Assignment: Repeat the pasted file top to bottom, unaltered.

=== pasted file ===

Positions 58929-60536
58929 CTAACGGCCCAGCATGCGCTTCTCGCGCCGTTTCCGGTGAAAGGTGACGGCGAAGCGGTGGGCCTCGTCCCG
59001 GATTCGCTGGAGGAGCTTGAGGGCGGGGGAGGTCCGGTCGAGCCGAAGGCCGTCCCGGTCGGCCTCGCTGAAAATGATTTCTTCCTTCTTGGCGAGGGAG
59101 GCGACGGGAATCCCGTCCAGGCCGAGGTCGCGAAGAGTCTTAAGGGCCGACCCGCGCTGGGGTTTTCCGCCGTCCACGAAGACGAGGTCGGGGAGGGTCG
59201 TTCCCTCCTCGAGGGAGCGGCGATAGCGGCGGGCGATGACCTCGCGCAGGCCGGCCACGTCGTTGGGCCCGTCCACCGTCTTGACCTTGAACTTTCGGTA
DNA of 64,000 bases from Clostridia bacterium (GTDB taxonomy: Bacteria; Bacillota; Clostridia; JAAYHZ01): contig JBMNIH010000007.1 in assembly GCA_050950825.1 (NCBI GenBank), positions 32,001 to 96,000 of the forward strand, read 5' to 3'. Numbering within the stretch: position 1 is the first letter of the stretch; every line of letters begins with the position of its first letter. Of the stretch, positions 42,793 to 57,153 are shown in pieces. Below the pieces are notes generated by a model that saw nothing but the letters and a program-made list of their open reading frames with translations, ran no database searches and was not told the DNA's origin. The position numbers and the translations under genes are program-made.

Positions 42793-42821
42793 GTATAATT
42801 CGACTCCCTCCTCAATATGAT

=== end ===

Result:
Positions 58929-60536
58929 CTAACGGCCCAGCATGCGCTTCTCGCGCCGTTTCCGGTGAAAGGTGACGGCGAAGCGGTGGGCCTCGTCCCG
59001 GATTCGCTGGAGGAGCTTGAGGGCGGGGGAGGTCCGGTCGAGCCGAAGGCCGTCCCGGTCGGCCTCGCTGAAAATGATTTCTTCCTTCTTGGCGAGGGAG
59101 GCGACGGGAATCCCGTCCAGGCCGAGGTCGCGAAGAGTCTTAAGGGCCGACCCGCGCTGGGGTTTTCCGCCGTCCACGAAGACGAGGTCGGGGAGGGTCG
59201 TTCCCTCCTCGAGGGAGCGGCGATAGCGGCGGGCGATGACCTCGCGCAGGCCGGCCACGTCGTTGGGCCCGTCCACCGTCTTGACCTTGAACTTTCGGTA
DNA of 64,000 bases from Clostridia bacterium (GTDB taxonomy: Bacteria; Bacillota; Clostridia; JAAYHZ01): contig JBMNIH010000007.1 in assembly GCA_050950825.1 (NCBI GenBank), positions 32,001 to 96,000 of the forward strand, read 5' to 3'. Numbering within the stretch: position 1 is the first letter of the stretch; every line of letters begins with the position of its first letter. Of the stretch, positions 42,793 to 57,153 are shown in pieces. Below the pieces are notes generated by a model that saw nothing but the letters and a program-made list of their open reading frames with translations, ran no database searches and was not told the DNA's origin. The position numbers and the translations under genes are program-made.

Positions 42793-42821
42793 GTATAATT
42801 CGACTCCCTCCTCAATATGAT